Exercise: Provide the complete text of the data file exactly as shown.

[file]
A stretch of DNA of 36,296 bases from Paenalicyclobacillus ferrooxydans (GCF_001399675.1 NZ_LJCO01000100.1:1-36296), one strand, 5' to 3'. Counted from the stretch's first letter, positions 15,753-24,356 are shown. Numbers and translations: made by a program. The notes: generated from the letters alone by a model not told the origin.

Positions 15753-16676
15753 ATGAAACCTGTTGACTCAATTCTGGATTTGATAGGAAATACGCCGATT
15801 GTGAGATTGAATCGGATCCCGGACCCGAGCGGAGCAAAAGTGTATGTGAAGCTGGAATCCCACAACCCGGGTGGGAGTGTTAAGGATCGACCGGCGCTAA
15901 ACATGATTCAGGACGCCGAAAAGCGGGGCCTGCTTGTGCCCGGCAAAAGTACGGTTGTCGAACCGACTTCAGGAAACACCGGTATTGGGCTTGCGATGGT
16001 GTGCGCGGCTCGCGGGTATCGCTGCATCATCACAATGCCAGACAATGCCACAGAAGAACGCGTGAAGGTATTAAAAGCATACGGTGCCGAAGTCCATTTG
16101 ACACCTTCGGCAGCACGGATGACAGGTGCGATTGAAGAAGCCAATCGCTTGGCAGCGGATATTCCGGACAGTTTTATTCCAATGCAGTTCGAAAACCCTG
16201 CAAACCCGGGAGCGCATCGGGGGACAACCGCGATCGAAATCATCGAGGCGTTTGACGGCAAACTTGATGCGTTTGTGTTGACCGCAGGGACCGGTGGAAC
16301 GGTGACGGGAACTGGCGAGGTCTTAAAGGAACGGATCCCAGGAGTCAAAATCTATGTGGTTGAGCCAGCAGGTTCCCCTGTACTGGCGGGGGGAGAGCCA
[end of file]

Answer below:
A stretch of DNA of 36,296 bases from Paenalicyclobacillus ferrooxydans (GCF_001399675.1 NZ_LJCO01000100.1:1-36296), one strand, 5' to 3'. Counted from the stretch's first letter, positions 15,753-24,356 are shown. Numbers and translations: made by a program. The notes: generated from the letters alone by a model not told the origin.

Positions 15753-16676
15753 ATGAAACCTGTTGACTCAATTCTGGATTTGATAGGAAATACGCCGATT
15801 GTGAGATTGAATCGGATCCCGGACCCGAGCGGAGCAAAAGTGTATGTGAAGCTGGAATCCCACAACCCGGGTGGGAGTGTTAAGGATCGACCGGCGCTAA
15901 ACATGATTCAGGACGCCGAAAAGCGGGGCCTGCTTGTGCCCGGCAAAAGTACGGTTGTCGAACCGACTTCAGGAAACACCGGTATTGGGCTTGCGATGGT
16001 GTGCGCGGCTCGCGGGTATCGCTGCATCATCACAATGCCAGACAATGCCACAGAAGAACGCGTGAAGGTATTAAAAGCATACGGTGCCGAAGTCCATTTG
16101 ACACCTTCGGCAGCACGGATGACAGGTGCGATTGAAGAAGCCAATCGCTTGGCAGCGGATATTCCGGACAGTTTTATTCCAATGCAGTTCGAAAACCCTG
16201 CAAACCCGGGAGCGCATCGGGGGACAACCGCGATCGAAATCATCGAGGCGTTTGACGGCAAACTTGATGCGTTTGTGTTGACCGCAGGGACCGGTGGAAC
16301 GGTGACGGGAACTGGCGAGGTCTTAAAGGAACGGATCCCAGGAGTCAAAATCTATGTGGTTGAGCCAGCAGGTTCCCCTGTACTGGCGGGGGGAGAGCCA